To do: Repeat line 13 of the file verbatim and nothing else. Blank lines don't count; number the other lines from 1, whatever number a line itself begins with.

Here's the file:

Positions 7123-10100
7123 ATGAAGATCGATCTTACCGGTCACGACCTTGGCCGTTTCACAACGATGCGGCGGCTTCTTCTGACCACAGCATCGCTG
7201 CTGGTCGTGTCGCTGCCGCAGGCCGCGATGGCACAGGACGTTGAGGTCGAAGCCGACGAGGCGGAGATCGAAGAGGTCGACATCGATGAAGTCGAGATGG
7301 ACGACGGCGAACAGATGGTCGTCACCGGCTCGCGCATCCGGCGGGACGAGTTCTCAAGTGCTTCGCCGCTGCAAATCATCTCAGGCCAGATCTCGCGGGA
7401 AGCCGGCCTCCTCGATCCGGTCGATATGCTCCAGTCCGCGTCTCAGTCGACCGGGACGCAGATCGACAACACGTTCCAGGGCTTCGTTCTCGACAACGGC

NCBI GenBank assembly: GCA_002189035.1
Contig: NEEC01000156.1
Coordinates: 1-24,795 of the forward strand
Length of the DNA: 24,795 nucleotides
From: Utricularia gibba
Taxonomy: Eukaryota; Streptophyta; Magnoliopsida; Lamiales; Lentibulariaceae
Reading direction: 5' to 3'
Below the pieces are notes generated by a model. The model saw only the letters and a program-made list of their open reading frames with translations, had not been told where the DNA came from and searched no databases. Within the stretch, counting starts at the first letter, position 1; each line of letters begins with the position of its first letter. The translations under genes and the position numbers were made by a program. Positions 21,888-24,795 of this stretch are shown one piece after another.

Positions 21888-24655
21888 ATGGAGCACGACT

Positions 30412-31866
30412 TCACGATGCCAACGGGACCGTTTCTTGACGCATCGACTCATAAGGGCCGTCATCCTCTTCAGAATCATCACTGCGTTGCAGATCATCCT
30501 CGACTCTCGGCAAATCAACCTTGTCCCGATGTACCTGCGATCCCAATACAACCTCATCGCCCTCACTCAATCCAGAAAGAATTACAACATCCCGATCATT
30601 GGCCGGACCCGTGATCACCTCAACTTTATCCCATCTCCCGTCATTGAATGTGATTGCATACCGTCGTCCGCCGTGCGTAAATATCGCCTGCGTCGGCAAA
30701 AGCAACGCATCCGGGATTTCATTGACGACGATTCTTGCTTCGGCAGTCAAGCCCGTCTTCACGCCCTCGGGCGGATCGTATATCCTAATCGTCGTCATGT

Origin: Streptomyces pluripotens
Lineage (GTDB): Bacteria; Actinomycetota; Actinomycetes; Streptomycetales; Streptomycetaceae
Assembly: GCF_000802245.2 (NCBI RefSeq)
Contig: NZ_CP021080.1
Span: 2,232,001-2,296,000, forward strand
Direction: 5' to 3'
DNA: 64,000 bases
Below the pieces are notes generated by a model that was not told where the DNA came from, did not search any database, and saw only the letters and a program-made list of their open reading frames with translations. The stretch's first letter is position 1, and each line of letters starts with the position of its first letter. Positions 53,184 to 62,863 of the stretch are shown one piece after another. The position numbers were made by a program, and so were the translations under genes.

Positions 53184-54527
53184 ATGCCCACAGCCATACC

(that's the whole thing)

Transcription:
Below the pieces are notes generated by a model. The model saw only the letters and a program-made list of their open reading frames with translations, had not been told where the DNA came from and searched no databases. Within the stretch, counting starts at the first letter, position 1; each line of letters begins with the position of its first letter. The translations under genes and the position numbers were made by a program. Positions 21,888-24,795 of this stretch are shown one piece after another.